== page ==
Balance:  A few years ago a colleague of mine went through a traumatic event, and I didn’t find out until well after it had occurred.  I was so impressed with the level of composure that she’d maintained in the workplace, despite the chaos she’d been experiencing in her life outside of the office.  A friend described it as “equilibrium.”  I’m hoping that I can develop my own sense of stability in the fray.  We can’t always control the circumstances in our lives, but we can decide how we respond to them.  I don’t intend to hide my emotions or pretend like I’m unaffected, but I think that there are ways to preserve a sense of calm in the storm.  I want to be level-headed despite the mess.  If I commit to taking it day-by-day, I think that I can do it.  It isn’t about making everything perfect, or “fixing” things immediately.  It’s about keeping a clear head and checking in with myself.  It’s about taking care of my heart as best I can.

Love:  I’ve been in Austin for almost eight years, and it’s remarkable how much love I have for this city, and for the family that I’ve grown here.  I’m embracing that love right now, and I’m dedicated to loving myself, too.  I’m typically very focused on obligations, responsibilities, commitments.  But first and foremost, I’m going to commit to myself.  I’m choosing me.  I’m going to honor the things that I need to be happy—both tangible and intangible.  Physical and theoretical.  Artistic and practical.  Of course, at the same time that I honor my own needs and feelings, I want to be thoughtful about other people’s hearts and emotions.  (After all, I can’t love myself if I don’t like myself.)  There’s always a balance between respecting what you need and what others need from you.  But if I make choices out of love and for love, I’d like to think that I can’t go wrong.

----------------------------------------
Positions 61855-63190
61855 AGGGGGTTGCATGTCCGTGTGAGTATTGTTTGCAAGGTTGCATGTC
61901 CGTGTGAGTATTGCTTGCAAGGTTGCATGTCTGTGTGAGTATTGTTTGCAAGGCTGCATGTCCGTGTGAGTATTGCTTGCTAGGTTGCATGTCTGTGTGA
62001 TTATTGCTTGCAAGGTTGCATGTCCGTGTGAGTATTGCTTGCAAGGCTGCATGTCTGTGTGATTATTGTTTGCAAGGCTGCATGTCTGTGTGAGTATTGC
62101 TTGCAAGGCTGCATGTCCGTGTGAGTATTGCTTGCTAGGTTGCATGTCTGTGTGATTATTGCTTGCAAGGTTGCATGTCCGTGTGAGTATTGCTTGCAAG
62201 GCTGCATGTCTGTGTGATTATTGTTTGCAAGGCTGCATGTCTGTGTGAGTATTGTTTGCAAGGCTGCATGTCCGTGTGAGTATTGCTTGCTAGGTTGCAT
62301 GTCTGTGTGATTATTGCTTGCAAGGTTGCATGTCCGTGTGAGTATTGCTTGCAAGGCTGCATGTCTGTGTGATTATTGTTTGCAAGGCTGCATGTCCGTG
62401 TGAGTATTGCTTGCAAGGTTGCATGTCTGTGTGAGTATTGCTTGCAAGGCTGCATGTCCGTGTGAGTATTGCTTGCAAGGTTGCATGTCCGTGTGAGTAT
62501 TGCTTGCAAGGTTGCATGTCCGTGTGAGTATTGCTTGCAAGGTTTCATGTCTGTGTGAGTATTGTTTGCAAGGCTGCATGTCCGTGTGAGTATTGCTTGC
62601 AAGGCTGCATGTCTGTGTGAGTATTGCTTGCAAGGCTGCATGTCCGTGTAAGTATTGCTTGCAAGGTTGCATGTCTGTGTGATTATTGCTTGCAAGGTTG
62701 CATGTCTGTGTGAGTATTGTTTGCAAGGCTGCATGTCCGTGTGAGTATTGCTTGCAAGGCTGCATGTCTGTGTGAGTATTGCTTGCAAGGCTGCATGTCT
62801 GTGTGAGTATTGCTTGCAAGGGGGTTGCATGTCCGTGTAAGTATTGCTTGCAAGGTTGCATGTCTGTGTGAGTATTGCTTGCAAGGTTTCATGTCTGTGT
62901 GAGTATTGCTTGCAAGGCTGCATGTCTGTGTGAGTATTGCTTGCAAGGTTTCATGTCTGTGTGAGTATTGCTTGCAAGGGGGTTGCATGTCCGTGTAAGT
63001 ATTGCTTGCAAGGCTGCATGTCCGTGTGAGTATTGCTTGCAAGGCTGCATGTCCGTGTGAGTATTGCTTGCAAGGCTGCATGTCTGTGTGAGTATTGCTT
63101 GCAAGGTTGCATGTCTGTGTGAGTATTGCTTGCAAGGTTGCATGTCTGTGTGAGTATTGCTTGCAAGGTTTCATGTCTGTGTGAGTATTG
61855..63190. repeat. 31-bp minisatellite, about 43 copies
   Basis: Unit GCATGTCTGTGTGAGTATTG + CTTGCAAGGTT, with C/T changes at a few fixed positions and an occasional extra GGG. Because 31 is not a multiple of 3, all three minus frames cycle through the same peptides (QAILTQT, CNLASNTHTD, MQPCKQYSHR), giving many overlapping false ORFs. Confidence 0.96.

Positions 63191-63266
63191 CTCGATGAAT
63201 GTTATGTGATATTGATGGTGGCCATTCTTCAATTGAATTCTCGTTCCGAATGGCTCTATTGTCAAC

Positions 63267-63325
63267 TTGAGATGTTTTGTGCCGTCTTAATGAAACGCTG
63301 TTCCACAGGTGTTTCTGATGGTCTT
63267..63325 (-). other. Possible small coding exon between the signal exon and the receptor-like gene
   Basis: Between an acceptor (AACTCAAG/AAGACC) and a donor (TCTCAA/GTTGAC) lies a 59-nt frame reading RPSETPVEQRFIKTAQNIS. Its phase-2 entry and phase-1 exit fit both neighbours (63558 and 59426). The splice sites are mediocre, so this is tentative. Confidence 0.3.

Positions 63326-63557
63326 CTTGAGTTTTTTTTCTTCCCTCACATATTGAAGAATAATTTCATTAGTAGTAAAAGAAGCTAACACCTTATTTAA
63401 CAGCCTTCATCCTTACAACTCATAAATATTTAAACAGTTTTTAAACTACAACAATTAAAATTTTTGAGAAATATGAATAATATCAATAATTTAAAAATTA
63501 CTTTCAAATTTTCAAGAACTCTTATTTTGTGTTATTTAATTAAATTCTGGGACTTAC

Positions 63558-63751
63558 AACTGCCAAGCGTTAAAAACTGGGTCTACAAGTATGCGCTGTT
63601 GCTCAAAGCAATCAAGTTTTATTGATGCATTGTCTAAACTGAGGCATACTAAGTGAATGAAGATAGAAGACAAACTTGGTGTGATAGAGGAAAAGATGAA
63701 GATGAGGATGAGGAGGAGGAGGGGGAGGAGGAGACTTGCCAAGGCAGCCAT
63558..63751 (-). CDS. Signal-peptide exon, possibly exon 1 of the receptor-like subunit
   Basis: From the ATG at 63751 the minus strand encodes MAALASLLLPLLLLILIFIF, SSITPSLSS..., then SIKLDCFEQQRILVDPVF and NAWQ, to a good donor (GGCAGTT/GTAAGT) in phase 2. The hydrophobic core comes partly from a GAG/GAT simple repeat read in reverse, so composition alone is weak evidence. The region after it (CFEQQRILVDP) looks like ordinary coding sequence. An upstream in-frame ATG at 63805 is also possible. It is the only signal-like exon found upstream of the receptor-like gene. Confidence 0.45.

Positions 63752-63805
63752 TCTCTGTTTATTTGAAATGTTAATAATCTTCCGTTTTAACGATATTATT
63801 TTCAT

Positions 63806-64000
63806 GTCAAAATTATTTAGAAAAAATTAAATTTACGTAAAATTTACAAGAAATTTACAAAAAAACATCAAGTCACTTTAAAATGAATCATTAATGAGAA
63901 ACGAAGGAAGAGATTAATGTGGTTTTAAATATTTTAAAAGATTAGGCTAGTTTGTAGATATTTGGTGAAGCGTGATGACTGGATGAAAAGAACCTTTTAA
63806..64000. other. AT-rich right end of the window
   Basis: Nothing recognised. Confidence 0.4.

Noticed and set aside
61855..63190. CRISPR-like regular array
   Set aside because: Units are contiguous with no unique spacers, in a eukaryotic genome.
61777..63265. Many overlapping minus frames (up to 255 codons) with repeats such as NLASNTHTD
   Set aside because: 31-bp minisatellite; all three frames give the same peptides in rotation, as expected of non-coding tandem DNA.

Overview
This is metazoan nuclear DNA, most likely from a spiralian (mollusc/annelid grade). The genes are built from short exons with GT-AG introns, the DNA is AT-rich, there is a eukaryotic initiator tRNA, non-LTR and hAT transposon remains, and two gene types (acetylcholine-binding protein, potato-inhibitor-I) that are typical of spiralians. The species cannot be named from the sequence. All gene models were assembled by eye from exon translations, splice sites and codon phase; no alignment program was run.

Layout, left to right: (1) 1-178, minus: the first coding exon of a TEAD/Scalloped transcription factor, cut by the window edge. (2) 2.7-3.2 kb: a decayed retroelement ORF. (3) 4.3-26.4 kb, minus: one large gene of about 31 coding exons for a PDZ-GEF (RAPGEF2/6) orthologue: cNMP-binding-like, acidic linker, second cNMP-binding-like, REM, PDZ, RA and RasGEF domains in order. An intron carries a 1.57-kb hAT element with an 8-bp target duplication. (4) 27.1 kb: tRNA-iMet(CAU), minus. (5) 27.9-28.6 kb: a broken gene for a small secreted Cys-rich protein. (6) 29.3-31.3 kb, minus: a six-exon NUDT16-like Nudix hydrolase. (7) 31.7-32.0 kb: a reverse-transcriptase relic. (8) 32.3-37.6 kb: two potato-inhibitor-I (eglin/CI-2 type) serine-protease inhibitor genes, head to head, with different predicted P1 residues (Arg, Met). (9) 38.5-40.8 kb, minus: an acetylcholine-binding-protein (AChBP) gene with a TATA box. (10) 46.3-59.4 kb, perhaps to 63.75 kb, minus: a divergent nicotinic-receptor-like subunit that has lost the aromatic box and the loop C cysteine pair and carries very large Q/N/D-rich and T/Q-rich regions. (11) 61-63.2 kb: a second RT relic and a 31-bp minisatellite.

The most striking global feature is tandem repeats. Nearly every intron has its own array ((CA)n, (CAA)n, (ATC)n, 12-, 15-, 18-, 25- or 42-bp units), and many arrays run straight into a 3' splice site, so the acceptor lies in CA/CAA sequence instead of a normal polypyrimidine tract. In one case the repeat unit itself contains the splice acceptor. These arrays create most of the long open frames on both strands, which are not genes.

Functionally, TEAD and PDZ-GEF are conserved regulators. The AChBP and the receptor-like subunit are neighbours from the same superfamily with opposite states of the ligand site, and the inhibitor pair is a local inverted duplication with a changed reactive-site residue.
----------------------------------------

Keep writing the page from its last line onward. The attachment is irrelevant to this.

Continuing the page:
…My hope is that grace is somewhere in the crosshairs between truth, balance, and love.  And if it isn’t, I’ll just have to find it elsewhere.

Apr 12 2011

Celebrating Libraries: Installment #1

This is my first of several entries in recognition of libraries.  With the Texas Librarians Association annual conference this week, I want to reflect on the ways that libraries have influenced and enriched my life.  


Library Memories 

Fall 1993

I was in junior high, and I’d just made the decision to take “advanced” social studies—a class that had daunted and thwarted many a student before me.  But we were working on a group research project on Ancient Egypt, and the atmosphere in the expansive library was electric.  (Did I really just refer to the atmosphere in a library as “electric?”)  My junior high library had high ceilings and windows that stretched long and tall, letting light fall across the room in sweeping arcs even in the dead of winter.  Across the table from me, my would-be boyfriend bent his head over an encyclopedia.  My best friend doodled on her notes with a practiced hand.  Our fearless, authoritative, but somehow good-humored teacher calmly walked between tables, looking over our shoulders and nodding quietly.  Studying was cool in this class, and I felt more at home than I’d ever anticipated.